Lupe Fiasco Sure Doesn't Live Down to His Name
Wednesday, September 20, 2006
Lupe Fiasco's excellent and daring debut, "Food and Liquor," delivers a novel idea a decade after hip-hop's golden era: How about keeping it really real? Instead of boasting about multiple bullet wounds or harsh prison time, Fiasco raps about his neighborhood watch prohibiting dealers from congregating on his stoop. He describes an adolescence spent skateboarding with his rebel sweetheart rather than running drugs. He forgoes the obligatory name-checking of European liquor companies but shouts out Banksy, a British street artist with activist tendencies. The scope and originality of Fiasco's inspiration are mind-boggling; his references include the obesity epidemic and Abu Ghraib.
Sure, you could say socially conscious hip-hop has been done before, and done well by acts such as the Roots, Talib Kweli and Kanye West. But Fiasco succeeds where those acts have not: With his exceptional lyricism, wordplay and delivery, he's comparable to mainstream masters such as Jay-Z and Nas.
As with classic albums by those two rappers, just about every song on "Food and Liquor" is conceptual and visually complex. Entirely original ghetto archetypes experience surprising plot twists and discover hard-won truths. "The Cool" takes a page from Stephen King and depicts a dead hustler who uses his gold medallion to scratch his way out of his Hennessy-soaked grave. On "He Say, She Say," the same set of lyrics conveys two perspectives -- a single mom's and an abandoned son's -- on an absentee dad. But with a shift of a pronoun here and there, the verses fit together, like an M.C. Escher drawing with a beat.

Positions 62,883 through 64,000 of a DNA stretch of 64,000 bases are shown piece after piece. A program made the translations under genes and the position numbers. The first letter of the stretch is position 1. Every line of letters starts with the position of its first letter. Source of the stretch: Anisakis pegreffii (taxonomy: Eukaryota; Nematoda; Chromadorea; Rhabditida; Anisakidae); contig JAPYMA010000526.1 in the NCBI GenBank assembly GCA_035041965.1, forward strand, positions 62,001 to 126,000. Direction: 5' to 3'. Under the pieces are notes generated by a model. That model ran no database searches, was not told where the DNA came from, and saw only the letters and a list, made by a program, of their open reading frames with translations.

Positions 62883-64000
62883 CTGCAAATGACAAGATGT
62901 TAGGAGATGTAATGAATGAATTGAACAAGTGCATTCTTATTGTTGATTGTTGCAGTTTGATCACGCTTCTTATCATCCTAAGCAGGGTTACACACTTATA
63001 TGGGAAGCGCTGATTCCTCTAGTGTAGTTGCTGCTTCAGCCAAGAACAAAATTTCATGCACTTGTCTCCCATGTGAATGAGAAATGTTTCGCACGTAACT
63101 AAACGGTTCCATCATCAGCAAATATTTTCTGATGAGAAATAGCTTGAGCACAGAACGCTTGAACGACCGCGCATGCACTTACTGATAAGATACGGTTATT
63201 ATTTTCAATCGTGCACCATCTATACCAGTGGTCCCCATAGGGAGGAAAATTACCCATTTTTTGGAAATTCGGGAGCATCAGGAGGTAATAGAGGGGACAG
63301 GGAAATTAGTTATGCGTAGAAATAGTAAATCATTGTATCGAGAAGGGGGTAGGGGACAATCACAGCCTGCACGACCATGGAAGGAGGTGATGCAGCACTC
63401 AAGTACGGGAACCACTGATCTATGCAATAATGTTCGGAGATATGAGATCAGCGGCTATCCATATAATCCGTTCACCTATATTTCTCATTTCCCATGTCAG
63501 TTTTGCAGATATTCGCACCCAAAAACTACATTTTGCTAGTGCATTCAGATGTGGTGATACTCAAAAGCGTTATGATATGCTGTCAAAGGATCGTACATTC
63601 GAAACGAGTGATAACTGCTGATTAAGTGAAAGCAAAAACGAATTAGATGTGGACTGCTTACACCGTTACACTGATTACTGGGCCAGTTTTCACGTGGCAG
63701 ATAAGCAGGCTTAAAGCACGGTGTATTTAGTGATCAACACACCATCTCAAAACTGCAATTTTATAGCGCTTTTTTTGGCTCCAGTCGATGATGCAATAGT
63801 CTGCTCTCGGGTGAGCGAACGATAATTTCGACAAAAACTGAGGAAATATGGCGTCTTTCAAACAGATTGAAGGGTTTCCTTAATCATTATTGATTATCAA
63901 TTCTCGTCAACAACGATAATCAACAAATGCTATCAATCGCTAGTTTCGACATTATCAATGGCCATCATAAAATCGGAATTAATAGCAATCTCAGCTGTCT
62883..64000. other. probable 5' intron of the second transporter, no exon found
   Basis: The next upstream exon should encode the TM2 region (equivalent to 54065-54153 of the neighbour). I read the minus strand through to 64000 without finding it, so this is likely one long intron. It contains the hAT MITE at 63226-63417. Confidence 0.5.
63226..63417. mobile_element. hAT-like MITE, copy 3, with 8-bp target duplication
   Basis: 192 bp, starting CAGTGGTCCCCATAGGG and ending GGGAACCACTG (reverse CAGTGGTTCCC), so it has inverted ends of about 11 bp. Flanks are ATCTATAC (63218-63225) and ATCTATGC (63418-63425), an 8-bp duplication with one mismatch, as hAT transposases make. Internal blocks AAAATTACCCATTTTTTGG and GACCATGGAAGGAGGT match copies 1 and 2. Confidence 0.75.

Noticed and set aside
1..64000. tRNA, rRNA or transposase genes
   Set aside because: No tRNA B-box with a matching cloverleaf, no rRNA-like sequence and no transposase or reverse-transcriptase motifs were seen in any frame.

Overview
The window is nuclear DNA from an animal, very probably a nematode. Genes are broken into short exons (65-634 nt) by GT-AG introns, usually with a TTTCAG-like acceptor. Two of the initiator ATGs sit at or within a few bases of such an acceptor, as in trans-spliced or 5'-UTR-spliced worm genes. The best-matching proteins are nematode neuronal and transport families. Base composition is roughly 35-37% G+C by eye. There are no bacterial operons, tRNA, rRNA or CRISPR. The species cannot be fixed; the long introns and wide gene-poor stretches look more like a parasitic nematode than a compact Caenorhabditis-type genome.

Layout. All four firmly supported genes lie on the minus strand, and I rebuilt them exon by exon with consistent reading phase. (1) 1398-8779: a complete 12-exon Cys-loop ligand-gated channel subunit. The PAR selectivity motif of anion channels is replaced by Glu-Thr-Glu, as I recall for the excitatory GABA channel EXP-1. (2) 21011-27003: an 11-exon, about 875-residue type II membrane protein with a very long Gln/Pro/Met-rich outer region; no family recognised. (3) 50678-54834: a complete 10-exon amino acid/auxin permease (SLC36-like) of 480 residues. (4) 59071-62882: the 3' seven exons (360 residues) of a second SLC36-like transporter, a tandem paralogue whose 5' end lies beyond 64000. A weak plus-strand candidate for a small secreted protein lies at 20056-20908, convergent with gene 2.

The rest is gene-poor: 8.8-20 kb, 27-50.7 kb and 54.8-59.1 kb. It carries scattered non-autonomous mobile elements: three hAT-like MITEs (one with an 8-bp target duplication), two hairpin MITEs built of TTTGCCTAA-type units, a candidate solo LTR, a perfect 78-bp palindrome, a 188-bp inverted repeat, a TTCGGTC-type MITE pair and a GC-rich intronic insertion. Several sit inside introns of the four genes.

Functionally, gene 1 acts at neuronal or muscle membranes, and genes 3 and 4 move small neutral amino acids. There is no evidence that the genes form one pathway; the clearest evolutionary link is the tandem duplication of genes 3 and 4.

This mom, along with other women, finally gets a fair shake on "Food and Liquor." Coming from a devout Muslim man, it's ironically one of the most feminist hip-hop albums. A woman's critical spoken-word poem serves as the intro, giving a female the first word. And Fiasco repeatedly fleshes out his female characters with sensitivity and depth.
On "Sunshine," he meets a beautiful woman at a club and simply enjoys talking to her. On a lot of other rap songs, female R&B singers are relegated to singing a mindlessly catchy hook, but on "Daydreamin'," Jill Scott's girlish coos are allowed to bloom into powerful womanly ecstasies.
It's a remarkable and risky album in every way, except for the production -- a conventional sonic style that dates the album rather than making it timeless. Fiasco gives too many chances to rookie producers who can't match the vision of the lyrics. The icky world-music vibe of "American Terrorist" undermines his message. And on "The Instrumental," the overly sincere, sweeping orchestral, rocked-out production borders on -- please say it ain't so -- emo. But you never know: Maybe emo rap is hip-hop's next golden era.